The Stone - Official Website

Чујете Ли, Смеју Нам Се Мртви...

Serbia Country of Origin: Serbia

Чујете Ли, Смеју Нам Се Мртви...
Send eMail
Buy on: Bandcamp
Type: EP
Release Date: December 5th, 2004
Label: Eclipse Productions
Genre: Black
1. Ја Сам Твоја Смрт Изненадна
2. Чујете Ли, Смеју Нам Се Мртви

Review by Felix on June 4, 2024.

Every scene needs its flagships, someone who says that the other bands can enjoy their artistic freedom, but if they want to be part of the community, they have to take care for a few standards or rules. The Stone, only fools doubt this, is the role model of the Serbian black metal scene and their single (or EP) from 2004 celebrates its 20th anniversary this year in December. With that said, it is one of their earliest releases. To be honest, it shows the general approach of the band, but not yet the full potential that the guys demonstrated in the following years. I don’t speak of the underground production that almost forgets the demonic vocals. The sound of “Do You Hear, the Dead Are Laughing at Us” is definitely not excellent, but it spreads a crude atmosphere and therefore it is absolutely okay that the mix lacks transparency. It is not overly blurred and that’s the main thing.

The songwriting itself leaves room for optimization, at least if we listen to the material today, two decades after its recordings. Maybe this EP was one of some important milestones that catapulted the band on the global black metal map. However, if we compare this work with their later releases – maybe this is an unfair process, but nevertheless let’s do it – we realize that the material is less complex than their later stuff. The songs aren’t flat at all, but a few layers are missing. The Stone set the focus on comparatively straight parts and tempo variations are more or less the only game-changer here. That’s a bit sad, because the riffs, leads and lines do not fully convince. They are solid and resilient, but the band rather impresses with courage, integrity and spirit than with brilliantly designed music. Certainly, it is no coincidence that these two pieces already show many elements of their typical approach of the later years – not only the opulent length of both songs. This band evidently had a clear vision of its sound right from the beginning and this is a crucial factor when it comes to integrity.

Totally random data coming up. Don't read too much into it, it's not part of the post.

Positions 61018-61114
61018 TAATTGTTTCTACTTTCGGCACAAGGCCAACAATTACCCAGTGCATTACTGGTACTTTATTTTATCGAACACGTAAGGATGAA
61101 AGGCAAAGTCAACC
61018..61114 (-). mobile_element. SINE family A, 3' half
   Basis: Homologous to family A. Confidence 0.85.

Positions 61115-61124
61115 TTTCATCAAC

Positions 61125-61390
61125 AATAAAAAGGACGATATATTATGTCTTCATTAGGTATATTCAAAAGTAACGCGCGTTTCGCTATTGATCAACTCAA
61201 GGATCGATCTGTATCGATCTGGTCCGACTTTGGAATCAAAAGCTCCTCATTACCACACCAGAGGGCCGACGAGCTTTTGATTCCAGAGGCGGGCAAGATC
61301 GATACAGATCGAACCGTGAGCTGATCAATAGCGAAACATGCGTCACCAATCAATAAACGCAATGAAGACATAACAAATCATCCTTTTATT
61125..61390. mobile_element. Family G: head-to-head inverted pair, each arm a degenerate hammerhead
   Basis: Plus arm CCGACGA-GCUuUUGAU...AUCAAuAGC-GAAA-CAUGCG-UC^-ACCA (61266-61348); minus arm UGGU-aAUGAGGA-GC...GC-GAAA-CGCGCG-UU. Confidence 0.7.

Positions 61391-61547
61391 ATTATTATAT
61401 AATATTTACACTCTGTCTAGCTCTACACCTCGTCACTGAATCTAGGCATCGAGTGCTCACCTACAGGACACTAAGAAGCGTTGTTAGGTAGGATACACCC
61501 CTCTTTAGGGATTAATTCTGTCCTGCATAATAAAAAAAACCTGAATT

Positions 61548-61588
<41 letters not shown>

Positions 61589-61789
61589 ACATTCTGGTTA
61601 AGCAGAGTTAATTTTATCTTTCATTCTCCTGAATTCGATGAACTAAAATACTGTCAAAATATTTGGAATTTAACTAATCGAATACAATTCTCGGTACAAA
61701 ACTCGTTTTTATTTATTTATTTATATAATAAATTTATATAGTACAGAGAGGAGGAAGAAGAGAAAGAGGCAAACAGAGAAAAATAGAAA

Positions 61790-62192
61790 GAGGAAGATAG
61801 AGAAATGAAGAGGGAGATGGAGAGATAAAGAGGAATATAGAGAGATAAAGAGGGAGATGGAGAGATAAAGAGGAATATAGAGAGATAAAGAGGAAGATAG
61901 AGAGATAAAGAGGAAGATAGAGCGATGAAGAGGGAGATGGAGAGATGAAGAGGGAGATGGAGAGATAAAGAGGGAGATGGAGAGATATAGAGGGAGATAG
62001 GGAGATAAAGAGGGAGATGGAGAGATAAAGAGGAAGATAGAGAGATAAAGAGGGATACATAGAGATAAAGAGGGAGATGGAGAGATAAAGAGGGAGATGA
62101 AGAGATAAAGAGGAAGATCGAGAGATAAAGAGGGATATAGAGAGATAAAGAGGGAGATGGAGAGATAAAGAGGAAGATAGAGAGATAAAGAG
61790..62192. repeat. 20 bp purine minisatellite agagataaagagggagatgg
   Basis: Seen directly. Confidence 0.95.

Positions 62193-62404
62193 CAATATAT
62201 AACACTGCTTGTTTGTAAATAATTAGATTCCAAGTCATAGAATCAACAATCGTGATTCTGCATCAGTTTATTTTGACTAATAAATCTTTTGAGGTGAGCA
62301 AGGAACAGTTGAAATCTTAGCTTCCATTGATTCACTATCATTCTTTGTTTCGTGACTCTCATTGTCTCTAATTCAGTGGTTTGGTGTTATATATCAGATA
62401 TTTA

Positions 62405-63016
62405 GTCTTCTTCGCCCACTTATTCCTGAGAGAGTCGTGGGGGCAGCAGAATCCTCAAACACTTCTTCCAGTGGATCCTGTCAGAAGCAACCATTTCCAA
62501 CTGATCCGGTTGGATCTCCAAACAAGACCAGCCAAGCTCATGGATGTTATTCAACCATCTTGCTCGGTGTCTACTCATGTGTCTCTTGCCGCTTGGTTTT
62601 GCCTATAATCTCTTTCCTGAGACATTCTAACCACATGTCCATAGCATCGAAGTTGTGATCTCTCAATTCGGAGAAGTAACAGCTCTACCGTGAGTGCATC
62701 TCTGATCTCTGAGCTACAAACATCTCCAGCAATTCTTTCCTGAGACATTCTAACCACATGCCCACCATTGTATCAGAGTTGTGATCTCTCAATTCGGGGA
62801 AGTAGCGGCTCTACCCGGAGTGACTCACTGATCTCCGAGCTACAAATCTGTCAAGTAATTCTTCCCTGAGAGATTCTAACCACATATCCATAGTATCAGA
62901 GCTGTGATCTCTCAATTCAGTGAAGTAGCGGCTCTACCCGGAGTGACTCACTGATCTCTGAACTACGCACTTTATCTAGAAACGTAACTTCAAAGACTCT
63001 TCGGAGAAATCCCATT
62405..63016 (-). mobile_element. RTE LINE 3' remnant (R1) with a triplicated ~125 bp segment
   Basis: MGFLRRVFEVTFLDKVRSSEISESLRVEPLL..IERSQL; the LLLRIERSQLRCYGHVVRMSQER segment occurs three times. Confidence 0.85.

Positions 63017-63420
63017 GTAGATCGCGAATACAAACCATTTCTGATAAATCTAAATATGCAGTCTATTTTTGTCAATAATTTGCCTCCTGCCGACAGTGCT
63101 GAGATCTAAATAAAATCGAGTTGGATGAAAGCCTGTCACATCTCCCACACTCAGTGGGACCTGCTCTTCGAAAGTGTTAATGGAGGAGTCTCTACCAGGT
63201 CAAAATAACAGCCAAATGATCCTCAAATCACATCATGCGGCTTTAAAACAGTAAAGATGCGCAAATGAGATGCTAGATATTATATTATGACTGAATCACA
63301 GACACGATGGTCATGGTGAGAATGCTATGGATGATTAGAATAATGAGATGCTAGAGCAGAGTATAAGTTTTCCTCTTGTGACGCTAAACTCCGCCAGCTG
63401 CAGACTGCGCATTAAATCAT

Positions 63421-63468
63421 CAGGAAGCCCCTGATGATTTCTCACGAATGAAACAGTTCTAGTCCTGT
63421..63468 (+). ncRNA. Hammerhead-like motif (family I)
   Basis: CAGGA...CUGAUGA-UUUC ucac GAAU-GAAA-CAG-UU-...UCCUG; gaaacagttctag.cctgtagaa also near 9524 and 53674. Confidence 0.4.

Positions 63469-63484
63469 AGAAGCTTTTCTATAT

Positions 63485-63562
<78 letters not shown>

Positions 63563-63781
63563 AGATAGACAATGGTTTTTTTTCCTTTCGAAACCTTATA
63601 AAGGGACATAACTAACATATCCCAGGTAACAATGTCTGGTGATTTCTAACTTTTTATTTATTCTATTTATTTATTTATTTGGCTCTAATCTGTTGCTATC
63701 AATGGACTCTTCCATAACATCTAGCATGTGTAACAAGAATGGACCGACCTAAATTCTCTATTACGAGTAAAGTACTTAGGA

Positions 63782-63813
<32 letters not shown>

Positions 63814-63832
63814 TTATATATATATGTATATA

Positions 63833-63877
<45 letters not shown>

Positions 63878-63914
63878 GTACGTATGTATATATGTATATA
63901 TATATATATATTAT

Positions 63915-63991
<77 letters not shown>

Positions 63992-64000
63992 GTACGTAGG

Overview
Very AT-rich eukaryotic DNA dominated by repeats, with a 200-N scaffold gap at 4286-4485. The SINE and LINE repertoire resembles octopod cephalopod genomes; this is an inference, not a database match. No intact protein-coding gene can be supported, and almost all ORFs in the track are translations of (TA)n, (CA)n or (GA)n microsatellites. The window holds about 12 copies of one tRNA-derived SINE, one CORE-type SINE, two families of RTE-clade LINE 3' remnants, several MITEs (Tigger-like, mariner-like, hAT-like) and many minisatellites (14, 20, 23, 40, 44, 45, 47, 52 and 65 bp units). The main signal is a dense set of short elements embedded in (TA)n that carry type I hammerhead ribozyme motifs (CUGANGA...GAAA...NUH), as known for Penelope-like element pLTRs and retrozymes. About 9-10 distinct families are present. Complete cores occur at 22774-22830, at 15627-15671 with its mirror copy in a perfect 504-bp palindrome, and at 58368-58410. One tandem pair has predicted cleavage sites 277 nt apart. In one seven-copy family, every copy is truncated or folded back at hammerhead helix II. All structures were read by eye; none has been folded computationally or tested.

If I have to choose one of the tracks, I would take the title track, because it houses more facets than the opener without suffering from heterogeneousness in any way. The song has a natural flow, furthermore it scores with its slow, nearly tragic part. In particular the desperate melody line that comes in at three and a half minutes lends the entire piece a fine touch of morbidity. So maybe The Stone had to fight to become the flagship they are today. But they took the challenge and they were successful in doing so. My absolute highlights of the dudes are still “Engulfed by the Abyss” and “Teatar Apsurda”, but this EP is interesting as well and a document of its time. Even 20 years after it has seen the gloomy light of a grey and cold Serbian December morning, it is worth a listen.

Rating: 7.1 out of 10